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The beef industry traditionally has discriminated against young heifers in the marketplace when compared with steers. Price discrimination was probably the result of sex effects on fat partitioning and distribution. Also, steers have been observed to be more efficient than heifers in the conversion of feed to carcass weight.
Both testes and ovaries secrete steroids that influence performance traits of cattle. Testosterone appears to stimulate rate of gain and efficiency of feed conversion in the male. Efficiencies of conversion of feed to live animal weight gains have been less in spayed feedlot heifers than in intact heifers.
It has been suggested that androgens and estrogens are both necessary to realize maximum growth potential. In cattle, the concentration of steroids in blood that results in the fastest growth rates corresponds approximately to a combination of the androgen level in growing bulls and the estrogen level in young heifers. Thus, the optimal treatment should maintain this natural hormone status for as long as possible, preferably several months. If the hypothesis is valid, the greatest benefits would be seen in bulls treated with estrogens, steers treated with an androgen combined with an estrogen, and heifers and cows treated with androgens.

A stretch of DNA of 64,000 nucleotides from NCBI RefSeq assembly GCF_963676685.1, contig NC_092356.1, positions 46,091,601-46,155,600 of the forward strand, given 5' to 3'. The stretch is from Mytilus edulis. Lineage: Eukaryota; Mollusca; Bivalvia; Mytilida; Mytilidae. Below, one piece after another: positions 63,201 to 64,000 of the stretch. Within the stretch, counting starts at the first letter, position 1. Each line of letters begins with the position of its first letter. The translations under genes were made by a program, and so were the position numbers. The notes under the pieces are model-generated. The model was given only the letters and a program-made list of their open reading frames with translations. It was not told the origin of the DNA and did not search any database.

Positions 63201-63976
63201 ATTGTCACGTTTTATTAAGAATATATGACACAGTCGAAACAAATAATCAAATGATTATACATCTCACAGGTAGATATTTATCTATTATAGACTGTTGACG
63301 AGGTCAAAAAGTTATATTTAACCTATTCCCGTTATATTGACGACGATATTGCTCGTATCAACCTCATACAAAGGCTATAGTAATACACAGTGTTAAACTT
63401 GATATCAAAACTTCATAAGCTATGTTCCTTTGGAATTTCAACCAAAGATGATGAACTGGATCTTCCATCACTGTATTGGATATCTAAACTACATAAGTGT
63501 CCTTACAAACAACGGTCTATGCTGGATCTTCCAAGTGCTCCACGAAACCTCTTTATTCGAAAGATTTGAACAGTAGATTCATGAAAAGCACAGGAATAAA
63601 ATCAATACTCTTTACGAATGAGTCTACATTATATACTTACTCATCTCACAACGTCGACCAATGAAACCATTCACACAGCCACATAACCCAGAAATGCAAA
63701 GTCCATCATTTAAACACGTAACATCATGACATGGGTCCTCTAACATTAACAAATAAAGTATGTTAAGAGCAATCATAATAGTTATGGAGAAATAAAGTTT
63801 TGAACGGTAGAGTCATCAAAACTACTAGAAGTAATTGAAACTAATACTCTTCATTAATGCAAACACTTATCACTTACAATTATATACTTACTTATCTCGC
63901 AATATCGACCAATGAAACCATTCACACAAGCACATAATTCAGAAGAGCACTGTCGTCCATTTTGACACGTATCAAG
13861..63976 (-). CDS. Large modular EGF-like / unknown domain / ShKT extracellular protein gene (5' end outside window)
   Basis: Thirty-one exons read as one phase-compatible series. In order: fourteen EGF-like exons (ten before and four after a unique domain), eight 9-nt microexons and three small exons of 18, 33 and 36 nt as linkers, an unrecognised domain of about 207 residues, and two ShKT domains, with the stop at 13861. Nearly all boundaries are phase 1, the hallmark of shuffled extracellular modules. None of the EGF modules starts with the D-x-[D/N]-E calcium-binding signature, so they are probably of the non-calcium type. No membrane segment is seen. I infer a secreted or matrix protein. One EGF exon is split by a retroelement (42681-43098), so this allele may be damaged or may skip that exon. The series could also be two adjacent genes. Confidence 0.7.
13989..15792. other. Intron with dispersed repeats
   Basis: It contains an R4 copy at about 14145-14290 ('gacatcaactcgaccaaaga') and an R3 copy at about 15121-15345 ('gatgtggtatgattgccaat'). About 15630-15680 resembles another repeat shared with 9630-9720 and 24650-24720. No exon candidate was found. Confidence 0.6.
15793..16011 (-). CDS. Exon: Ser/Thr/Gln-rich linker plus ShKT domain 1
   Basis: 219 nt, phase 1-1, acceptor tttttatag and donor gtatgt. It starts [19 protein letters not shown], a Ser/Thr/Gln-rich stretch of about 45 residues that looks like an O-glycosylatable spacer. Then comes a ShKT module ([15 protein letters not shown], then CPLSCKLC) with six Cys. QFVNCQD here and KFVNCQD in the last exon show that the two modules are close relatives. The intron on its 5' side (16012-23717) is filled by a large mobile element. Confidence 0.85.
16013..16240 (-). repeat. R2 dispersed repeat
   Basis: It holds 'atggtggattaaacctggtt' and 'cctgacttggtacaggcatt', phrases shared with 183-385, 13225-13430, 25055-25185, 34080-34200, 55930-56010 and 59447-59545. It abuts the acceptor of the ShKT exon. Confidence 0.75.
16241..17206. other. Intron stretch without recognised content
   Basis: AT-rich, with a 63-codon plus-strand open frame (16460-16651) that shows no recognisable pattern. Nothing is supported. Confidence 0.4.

Therefore, the objectives of the investigation were to determine the effects of surgical castration, estradiol immunoneutralization and(or) treatment with an exogenous androgen (trenbolone acetate) on growth, carcass characteristics, and meat palatability of heifers fed in a feedlot.